Saturday, February 27th, 2016
Oral bacteria has been linked to stroke and heart disease, and other health conditions. New research from Japan has increased scientists understanding of the link between certain types of strokes and oral bacteria.
Researchers at the National Cerebral and Cardiovascular Center in Osaka, Japan looked at stroke patients and the oral bacteria in their saliva. The researchers specifically looked at patients with hemorrhagic stroke, in which blood vessels in the brain rupture. Of the patients who experienced this type of stroke, 26% were found to have a specific bacteria in their saliva — cnm positive Streptococcus mutans. In patients experiencing other types of strokes, researchers found only 6% tested positive for the bacteria which causes tooth decay.
The research team also reviewed MRI’s of the stroke patients looking for small brain bleeds (cerebral microbleeds or CMB) which may cause dementia. The data showed that the number of these bleeds was higher in patients with the cnm-positive S. mutans than in those without the bacteria.
What does this all mean? The researcher think that it is possible that the bacteria may attach to blood vessels that have already been weakened by hypertension or age, leading to brain bleeds.
Dr. Robert Friedland, co-author of the study said, “This study shows that oral health is important for brain health. People need to take care of their teeth because it is good for their brain their heart as well as their teeth. The study and related work in our labs have shown that oral bacteria are involved in several kinds of stroke, including brain hemorrhages and strokes that lead to dementia.”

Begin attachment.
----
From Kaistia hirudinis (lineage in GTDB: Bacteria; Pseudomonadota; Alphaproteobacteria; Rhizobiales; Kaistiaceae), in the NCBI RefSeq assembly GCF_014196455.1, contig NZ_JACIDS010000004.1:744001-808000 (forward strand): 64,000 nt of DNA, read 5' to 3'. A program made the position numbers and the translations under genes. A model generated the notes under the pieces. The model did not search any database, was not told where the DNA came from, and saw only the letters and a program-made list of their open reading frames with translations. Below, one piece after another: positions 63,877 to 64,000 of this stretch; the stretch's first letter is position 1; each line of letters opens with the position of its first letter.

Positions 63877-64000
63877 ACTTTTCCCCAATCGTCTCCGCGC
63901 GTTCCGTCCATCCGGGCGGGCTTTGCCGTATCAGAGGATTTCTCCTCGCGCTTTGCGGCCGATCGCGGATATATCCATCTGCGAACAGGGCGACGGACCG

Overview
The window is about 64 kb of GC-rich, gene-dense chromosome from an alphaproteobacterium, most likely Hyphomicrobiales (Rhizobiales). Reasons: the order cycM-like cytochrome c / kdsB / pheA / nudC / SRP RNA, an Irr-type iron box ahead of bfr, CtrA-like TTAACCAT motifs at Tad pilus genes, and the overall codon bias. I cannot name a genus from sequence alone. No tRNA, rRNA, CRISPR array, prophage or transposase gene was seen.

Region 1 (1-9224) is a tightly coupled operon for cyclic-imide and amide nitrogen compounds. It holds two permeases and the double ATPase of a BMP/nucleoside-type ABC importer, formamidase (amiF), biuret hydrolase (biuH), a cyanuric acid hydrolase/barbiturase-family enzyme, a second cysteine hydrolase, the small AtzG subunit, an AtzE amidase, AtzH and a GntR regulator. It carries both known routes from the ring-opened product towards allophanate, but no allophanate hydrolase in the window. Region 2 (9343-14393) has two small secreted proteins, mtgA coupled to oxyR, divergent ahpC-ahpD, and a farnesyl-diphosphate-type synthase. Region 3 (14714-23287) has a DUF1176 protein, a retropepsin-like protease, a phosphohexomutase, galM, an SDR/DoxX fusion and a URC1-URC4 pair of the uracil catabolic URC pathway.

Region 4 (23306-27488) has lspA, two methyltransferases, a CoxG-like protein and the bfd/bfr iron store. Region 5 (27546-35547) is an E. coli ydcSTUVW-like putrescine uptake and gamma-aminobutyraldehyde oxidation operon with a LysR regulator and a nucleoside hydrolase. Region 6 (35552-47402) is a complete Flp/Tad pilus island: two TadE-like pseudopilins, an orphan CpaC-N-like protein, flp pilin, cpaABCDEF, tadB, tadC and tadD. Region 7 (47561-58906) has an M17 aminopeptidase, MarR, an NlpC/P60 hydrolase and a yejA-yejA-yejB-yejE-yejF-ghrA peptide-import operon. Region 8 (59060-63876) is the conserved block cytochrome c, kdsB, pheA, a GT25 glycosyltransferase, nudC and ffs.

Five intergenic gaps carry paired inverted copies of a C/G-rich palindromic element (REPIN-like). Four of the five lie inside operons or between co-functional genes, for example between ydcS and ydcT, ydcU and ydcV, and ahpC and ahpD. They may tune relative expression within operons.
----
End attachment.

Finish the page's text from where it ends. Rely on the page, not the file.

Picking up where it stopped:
Many scientific studies have shown a link between gum disease and heart disease. The oral bacteria responsible for gum disease have even been proven to make rheumatoid arthritis worse.
Maintaining a health mouth is simple. Brush two times per day with a soft bristle brush and fluoride toothpaste. Floss your teeth every day and visit your dentist for professional cleanings every six months — more often if you have active gum disease.
To schedule your next cleaning please contact Wilbanks Smile Center in Toccoa, GA today at 706-391-8777.
Wednesday, February 17th, 2016
February is National Gum Disease Awareness Month. Of course it is also National Canned Food Month and National Snack Food Month, but those don’t really affect a dental office.
Gum disease awareness sounds like a joke, but it is serious business. Gum disease is completely preventable in the majority of cases and it can have serious health consequences ranging from the obvious – tooth loss, to the not-so-obvious like heart disease, poor blood sugar control and even pre-term birth. The bacteria that cause gum disease can travel throughout the body. Prevention is as simple as brushing (twice each day with fluoride toothpaste), flossing every day, and visiting the dental hygienist regularly for professional cleanings.